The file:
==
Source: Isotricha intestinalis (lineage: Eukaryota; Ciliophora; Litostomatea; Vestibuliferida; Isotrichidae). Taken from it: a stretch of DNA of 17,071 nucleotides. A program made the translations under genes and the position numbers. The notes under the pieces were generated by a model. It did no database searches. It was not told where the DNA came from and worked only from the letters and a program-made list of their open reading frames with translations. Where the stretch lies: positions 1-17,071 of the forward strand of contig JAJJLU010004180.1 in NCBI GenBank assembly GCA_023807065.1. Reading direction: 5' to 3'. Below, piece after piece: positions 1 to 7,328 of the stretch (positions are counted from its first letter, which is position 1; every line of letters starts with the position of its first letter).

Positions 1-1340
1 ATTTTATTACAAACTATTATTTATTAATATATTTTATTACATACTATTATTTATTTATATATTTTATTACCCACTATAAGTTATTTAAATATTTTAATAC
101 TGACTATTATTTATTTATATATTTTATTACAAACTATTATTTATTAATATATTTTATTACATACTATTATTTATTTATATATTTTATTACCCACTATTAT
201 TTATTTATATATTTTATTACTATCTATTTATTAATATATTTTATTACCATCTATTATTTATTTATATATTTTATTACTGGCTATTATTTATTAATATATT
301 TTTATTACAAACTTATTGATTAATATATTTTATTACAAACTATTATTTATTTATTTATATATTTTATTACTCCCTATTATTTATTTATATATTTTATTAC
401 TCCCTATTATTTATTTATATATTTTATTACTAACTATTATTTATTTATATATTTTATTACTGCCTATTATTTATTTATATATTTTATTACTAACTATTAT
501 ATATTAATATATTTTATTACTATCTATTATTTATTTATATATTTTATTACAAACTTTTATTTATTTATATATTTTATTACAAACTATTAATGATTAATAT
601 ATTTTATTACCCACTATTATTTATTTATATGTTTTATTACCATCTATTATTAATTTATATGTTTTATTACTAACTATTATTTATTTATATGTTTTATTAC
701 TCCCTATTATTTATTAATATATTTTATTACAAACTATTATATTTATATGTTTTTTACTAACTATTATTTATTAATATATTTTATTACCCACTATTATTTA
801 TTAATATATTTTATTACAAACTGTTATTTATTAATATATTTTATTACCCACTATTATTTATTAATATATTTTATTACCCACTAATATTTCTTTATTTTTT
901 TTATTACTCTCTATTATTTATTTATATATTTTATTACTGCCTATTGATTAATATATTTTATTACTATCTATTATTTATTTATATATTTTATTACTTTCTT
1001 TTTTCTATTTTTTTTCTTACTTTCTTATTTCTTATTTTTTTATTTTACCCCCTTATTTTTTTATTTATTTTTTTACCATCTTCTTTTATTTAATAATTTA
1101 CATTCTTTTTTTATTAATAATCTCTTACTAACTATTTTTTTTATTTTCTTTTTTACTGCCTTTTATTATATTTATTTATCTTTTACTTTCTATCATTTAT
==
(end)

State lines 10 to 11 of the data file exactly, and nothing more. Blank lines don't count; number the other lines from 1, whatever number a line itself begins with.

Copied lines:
701 TCCCTATTATTTATTAATATATTTTATTACAAACTATTATATTTATATGTTTTTTACTAACTATTATTTATTAATATATTTTATTACCCACTATTATTTA
801 TTAATATATTTTATTACAAACTGTTATTTATTAATATATTTTATTACCCACTATTATTTATTAATATATTTTATTACCCACTAATATTTCTTTATTTTTT